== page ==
Tissue of Origin Test Evaluated in Patients with Cancer of Unknown Primary

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According to results of a study published in the Journal of Molecular Biomarkers and Diagnosis,1 the recently developed Tissue of Origin Test (Pathwork Diagnostics, Inc) aids in the diagnosis of challenging cancer cases such as those that are metastatic or that have a complex clinical history, particularly those with cancer of unknown primary. The test is a microarray-based gene expression array for determining the similarity of a tumor specimen to 15 known tumor tissue types.

In the study, the researchers retrospectively performed the Tissue of Origin Test on biopsy specimens from patients with cancer of unknown primary. Assay results were correlated with clinical and pathologic features and treatment results. The Tissue of Origin test provided predictions of the primary site in 96% of patients with cancer of unknown primary. Predictions were generally consistent with clinicopathologic features.

Site-specific Therapy

Cancer of unknown primary accounts for approximately 2% to 5% of all cancer diagnoses. Although several clinical subsets with specific treatment implications have been identified, the majority of patients receive “broad-spectrum,” empiric chemotherapy, which is only modestly effective, producing median survivals of 9 to 11 months.2-4

“As treatments improve for specific cancer types, it becomes more important to identify the tissue of origin in patients with cancer of unknown primary so that site-specific therapy can be administered,” explained lead researcher John D. Hainsworth, MD, Chief Scientific Officer, Sarah Cannon Research Institute, Nashville. “Accurate identification could allow these patients to benefit as treatments targeted for specific malignancies improve.”

Study Data

In the study, the Tissue of Origin test was successfully performed in 45 tumor specimens. In 43 of 45 assays (96%), a specific tissue of origin was predicted. The most commonly identified tissues of origin included lung (11), pancreas (6), sarcoma (6), ovary (5), and colon (4). Most diagnoses were compatible with the clinical features, immunohistochemical staining, and response to treatment.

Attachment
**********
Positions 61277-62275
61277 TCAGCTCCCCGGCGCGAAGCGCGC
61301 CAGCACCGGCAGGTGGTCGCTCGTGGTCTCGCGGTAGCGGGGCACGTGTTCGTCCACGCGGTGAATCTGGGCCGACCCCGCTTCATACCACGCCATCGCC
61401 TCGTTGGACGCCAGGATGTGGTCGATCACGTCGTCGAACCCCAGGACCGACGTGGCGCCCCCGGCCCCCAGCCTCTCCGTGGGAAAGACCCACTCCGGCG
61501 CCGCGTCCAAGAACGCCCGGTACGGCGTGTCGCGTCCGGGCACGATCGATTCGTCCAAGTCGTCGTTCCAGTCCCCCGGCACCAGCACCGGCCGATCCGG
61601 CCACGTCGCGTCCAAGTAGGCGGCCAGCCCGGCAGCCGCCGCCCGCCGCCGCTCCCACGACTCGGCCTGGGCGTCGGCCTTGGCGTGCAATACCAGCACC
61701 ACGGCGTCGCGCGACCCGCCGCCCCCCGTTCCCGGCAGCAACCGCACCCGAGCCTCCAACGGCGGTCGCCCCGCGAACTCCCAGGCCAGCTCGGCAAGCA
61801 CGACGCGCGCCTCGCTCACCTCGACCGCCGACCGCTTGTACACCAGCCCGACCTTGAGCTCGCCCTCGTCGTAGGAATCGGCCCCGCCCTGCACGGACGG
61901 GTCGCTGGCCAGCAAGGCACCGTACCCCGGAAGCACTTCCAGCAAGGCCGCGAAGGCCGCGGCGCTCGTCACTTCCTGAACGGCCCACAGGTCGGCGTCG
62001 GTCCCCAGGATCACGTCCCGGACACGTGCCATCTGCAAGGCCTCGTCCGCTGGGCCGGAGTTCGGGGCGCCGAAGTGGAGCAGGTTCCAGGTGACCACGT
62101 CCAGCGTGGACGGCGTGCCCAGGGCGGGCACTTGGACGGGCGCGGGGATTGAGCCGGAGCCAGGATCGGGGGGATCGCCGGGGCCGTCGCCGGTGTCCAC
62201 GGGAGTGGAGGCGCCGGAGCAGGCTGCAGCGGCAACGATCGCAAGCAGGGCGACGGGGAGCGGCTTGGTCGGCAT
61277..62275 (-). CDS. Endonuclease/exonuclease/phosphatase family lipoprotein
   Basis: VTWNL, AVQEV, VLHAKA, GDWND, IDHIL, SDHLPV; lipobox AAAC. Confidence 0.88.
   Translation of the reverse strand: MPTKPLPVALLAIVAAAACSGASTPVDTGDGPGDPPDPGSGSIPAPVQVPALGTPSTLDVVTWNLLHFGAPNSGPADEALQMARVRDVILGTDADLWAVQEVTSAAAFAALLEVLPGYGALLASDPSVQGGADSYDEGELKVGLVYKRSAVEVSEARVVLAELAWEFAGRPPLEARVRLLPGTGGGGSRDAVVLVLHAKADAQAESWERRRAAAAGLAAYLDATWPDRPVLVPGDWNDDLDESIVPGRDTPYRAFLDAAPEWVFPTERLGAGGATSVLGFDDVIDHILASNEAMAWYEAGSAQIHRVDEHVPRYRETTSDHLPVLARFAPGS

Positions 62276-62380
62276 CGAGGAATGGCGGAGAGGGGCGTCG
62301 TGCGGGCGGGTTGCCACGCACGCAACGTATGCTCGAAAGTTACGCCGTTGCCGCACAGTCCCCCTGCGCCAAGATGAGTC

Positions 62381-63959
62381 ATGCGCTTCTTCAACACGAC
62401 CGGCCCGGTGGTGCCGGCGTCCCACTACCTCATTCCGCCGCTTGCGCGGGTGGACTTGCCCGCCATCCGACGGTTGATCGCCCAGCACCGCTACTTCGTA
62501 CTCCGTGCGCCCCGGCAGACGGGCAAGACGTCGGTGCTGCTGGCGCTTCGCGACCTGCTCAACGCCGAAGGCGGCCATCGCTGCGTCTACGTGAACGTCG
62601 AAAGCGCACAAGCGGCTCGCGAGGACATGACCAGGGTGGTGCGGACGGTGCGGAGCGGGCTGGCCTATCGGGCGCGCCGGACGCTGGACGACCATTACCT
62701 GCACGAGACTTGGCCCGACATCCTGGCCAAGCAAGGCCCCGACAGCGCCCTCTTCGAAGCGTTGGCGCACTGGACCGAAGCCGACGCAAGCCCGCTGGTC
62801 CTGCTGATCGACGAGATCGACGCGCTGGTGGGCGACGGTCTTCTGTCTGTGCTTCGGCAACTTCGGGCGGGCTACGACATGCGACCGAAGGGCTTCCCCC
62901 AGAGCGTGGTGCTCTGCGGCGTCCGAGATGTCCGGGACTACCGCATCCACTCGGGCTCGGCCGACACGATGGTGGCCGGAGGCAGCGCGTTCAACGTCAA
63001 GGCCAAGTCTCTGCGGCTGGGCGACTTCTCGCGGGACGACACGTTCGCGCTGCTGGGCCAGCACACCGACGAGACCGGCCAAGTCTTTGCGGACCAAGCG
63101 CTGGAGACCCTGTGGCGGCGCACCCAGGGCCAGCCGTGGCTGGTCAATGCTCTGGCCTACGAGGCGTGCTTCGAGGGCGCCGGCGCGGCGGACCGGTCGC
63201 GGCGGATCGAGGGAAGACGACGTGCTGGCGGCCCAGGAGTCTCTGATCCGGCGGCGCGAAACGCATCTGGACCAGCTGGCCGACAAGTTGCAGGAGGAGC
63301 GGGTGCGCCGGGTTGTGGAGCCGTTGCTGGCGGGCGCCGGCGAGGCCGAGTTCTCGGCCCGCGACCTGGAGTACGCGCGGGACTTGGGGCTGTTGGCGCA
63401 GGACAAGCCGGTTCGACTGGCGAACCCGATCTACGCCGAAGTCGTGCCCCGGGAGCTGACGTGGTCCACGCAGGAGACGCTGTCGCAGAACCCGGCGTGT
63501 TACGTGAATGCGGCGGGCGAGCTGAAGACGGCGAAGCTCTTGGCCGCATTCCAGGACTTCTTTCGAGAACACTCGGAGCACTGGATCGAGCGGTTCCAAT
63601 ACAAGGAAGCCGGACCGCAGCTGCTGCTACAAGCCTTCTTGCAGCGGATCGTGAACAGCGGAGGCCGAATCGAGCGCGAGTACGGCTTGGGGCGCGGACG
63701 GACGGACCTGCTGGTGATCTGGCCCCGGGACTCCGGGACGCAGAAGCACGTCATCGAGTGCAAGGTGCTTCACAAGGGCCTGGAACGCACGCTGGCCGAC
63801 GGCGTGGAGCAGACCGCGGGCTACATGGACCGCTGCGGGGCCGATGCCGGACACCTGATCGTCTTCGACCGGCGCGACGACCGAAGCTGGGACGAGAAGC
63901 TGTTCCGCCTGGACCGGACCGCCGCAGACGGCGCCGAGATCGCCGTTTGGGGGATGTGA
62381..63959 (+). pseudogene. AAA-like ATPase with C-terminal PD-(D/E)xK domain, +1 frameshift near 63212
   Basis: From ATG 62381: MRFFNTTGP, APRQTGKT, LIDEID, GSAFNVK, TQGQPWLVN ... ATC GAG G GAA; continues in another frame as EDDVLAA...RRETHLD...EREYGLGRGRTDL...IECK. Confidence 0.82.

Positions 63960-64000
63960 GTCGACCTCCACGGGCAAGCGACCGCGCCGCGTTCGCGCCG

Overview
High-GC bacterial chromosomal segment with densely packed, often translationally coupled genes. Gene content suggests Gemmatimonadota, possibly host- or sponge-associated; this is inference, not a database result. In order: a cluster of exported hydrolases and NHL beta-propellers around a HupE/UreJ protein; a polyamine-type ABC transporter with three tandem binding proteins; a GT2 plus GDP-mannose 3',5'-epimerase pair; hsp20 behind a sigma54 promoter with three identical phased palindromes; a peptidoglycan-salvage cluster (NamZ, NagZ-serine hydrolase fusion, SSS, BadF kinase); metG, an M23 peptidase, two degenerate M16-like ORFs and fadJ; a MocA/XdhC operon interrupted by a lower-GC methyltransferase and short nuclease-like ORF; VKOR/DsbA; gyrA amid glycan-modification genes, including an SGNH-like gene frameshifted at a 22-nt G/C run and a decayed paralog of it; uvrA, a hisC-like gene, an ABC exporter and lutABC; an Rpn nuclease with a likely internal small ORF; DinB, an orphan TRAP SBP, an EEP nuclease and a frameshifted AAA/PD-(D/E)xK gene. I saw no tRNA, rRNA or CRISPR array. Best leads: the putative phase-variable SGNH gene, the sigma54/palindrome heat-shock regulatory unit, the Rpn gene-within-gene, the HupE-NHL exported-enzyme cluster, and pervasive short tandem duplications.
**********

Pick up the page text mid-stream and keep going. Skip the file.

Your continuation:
The Tissue of Origin Test results were also correlated with previous cancer of unknown primary test results using a molecular 10-gene reverse transcriptase polymerase chain reaction cancer of unknown primary assay designed to detect six primary cancer sites. The Tissue of Origin test provided predictions in a higher percentage of patients than did the cancer of unknown primary assay (96% vs 53%). Agreement between the Tissue of Origin test and the cancer of unknown primary assay was relatively low, possibly related to the limited number of genes assessed by the cancer of unknown primary assay. ■


1. Hainsworth JD, Pillai R, Henner WD, et al: Molecular tumor profiling in the diagnosis of patients with carcinoma of unknown primary site: Retrospective evaluation of gene microarray assay. J Mol Biomark Diagn 2:106, 2011.

2. Hainsworth JD, Erland JB, Kulman LA, et al: Carcinoma of unknown primary site: Treatment with 1-hour paclitaxel, carboplatin, and extended schedule etoposide. J Clin Oncol 15:2385-2393, 1997.

3. Greco FA, Burris HA, Litchy S, et al: Gemcitabine, carboplatin, and paclitaxel for patients with carcinoma of unknown primary site: A Minnie Pearl Cancer Research Network study. J Clin Oncol 20:1651-1656, 2002.

4. Culine S, Lortholary A, Voigt JJ, et al: Cisplatin in combination with either gemcitabine or irinotecan in carcinomas of unknown primary site: Results of a randomized phase II study. J Clin Oncol 21:3479-3482, 2003.